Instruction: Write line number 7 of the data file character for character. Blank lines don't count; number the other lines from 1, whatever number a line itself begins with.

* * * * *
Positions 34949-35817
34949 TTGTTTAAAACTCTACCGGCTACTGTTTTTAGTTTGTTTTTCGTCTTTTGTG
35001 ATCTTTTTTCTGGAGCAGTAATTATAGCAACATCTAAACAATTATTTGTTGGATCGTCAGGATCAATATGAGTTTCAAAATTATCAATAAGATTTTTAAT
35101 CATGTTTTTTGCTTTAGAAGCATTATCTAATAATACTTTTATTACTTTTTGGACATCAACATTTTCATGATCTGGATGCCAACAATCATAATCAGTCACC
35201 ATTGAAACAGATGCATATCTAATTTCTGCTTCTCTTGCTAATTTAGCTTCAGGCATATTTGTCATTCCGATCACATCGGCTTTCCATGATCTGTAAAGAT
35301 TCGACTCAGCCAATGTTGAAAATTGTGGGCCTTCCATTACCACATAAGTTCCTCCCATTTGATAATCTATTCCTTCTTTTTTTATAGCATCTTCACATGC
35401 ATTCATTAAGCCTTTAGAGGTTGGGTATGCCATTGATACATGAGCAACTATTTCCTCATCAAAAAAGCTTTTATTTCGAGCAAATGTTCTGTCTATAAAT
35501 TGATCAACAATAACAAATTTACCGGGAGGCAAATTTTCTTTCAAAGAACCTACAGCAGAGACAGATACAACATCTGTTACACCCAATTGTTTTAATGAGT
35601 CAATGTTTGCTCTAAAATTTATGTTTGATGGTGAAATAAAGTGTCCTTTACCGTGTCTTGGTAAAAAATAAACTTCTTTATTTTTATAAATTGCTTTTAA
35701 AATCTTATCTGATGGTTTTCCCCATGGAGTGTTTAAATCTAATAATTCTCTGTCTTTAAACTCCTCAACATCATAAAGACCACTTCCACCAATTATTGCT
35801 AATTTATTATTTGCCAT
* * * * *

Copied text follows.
35401 ATTCATTAAGCCTTTAGAGGTTGGGTATGCCATTGATACATGAGCAACTATTTCCTCATCAAAAAAGCTTTTATTTCGAGCAAATGTTCTGTCTATAAAT